One of the masterpieces of Etruscan sculpture has been given a high-tech laser cleaning. The larger-than-life male head is believed to have been part of a cult statue of the god Aplu (Apollo) that once stood in a temple in Volterra. It dates to around 480 B.C., and while it was made locally, the sculpture was done in archaic Greek style with the characteristic placid smile, almond-shaped eyes and prominent cheekbones. The domed forehead, the strong brows carved in relief and the elaborate hairstyle are typical of Etruscan figural sculpture. The eyes would originally have been filled with glass or stone, a technique derived from bronze sculpture used here in marble.
It is the earliest sculpture carved out of prized Carrara marble ever found in the Etruscan territory of central Italy. Very few late-archaic Etruscan (late 6th, early 5th century B.C.) marble sculptures have survived. Its local production incorporating Greek traditions, size and temple origin make the Lorenzini Head one of the most important sculptures in the Etruscan archaeological record and without question the most important statuary ever to emerge from Volterra. It has been included in every text on Etruscan art and was described by archaeologist and Etruscan expert Ranuccio Bianchi Bandinelli as “the most Greek of the Etruscan works.”
The statue was famous even in its own time. As the primary cult state of Volterra’s Temple of Apollo, it was widely reproduced in miniature and bronze figurines of the statue were widespread throughout the Volterran sphere of influence. Archaeologists believed they were used for devotional purposes in private homes.
According to Lorenzini family lore, it was discovered in a well in the courtyard of their old home in downtown Volterra, where tradition holds there was once an Etruscan temple. There was an extensive legal battle over who held legitimate title, the Lorenzini who owned the property or the artisan Maurizio Pazzagli whose grandparents had owned the well where it was found. The Lorenzini won, and in 1946 Lorenzo Lorenzini made a handshake agreement with the director of the Guarnacci Etruscan Museum to loan the head for display 364 days a year. On Christmas the head got to spend the day with family in their palazzo.
A second legal battle, this time with the state, was ignited in 1997 when Lorenzo’s heirs decided to sell the head. Italy wanted to keep it from leaving Volterra (the sellers stipulated as a condition of sale that it could not leave Italy, but it could end up anywhere in the country) and the court of Pisa ordered it sequestered in 1998. The situation was finally resolved only in 2019 when the Italian Culture Ministry exercised its right of pre-emption (ie, first refusal) and bought the Lorenzini Head for 355,000 euro.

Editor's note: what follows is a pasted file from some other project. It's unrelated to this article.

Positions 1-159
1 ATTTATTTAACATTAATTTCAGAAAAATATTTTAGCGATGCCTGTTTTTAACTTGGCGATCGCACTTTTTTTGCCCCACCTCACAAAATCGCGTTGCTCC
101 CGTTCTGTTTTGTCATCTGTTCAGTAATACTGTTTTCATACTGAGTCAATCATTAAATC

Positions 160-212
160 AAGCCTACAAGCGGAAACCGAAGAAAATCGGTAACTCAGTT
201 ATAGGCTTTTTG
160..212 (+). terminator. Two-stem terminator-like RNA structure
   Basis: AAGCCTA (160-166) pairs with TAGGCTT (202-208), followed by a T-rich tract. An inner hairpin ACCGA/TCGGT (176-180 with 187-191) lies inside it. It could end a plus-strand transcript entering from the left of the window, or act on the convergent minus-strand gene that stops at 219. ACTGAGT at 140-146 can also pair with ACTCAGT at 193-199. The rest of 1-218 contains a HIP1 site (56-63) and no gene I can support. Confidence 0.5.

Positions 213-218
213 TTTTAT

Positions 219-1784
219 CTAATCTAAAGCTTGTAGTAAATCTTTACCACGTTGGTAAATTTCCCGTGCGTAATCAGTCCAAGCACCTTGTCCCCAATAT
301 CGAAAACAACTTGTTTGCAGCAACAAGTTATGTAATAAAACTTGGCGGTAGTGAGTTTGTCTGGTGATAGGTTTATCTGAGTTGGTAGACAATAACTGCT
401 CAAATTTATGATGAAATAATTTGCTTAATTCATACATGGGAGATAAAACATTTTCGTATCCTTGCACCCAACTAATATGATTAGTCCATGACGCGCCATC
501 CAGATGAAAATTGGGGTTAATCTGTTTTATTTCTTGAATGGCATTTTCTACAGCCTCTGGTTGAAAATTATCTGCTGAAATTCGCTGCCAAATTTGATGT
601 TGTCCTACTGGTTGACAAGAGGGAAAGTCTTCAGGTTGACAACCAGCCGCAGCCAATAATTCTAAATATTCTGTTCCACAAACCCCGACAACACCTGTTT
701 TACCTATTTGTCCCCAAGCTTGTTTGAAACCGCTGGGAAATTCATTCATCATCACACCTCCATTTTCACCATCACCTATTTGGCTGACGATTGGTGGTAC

They assigned it to the National Archaeological Museum of Florence, a decision which incensed the Volterrans — neither its previous custodians at the Guarnacci Museum nor anyone else in the head’s hometown was even consulted — and caused the Mayor of Volterra to protest that “the sack of Volterra continues, albeit in a creeping way,” a pointed reference to the 1472 sack of the city by the Florentine troops of Lorenzo the Magnificent who wanted full control of the alum mines recently found in the area.
Cries of outrage notwithstanding, the Lorenzini Head is now in the care of the National Archaeological Museum. Restorer Daniela Manna deployed a laser with a pulse specifically optimized for cleaning objects of cultural heritage.
Thanks to the cleaning and restoration of the work, preceded by a series of diagnostic analyzes carried out by specialists from the Institute of Cultural Heritage Sciences of the CNR in Florence, Daniela Manna was able to free, thanks to the use of the Eos 1000 laser LQS, the surfaces of the face and the splendid and highly detailed hair from the limestone incrustations that prevented the appreciation of the precise volume of the head and the quality of the marble.
The red haze that characterized the face was also eliminated, since it was actually modern paints and not an ancient pigment, which had been interpreted as an intentional coloring given for ritual or cultic reasons.
So cleaned up and free from colors and harshness that did not belong to it, the Lorenzini Head can today for the first time be fully appreciated and evaluated in its full and smooth forms, in its intentional asymmetries, certainly due to the evaluation of the point of view from which cult statue had to be observed in the mystical and evocative atmosphere of the temple that housed it in some sacred area of ancient Velathri (Volterra).
The laser has been donated to the museum which plans to use it to clean the surfaces of marble, alabaster, stone and pottery artifacts in the collection, including Etruscan urns richly decorated with mythological scenes. The laser is so minutely programmable that it is the ultimate in non-invasive technologies, minimizing the use of harsher solvents and cleansers.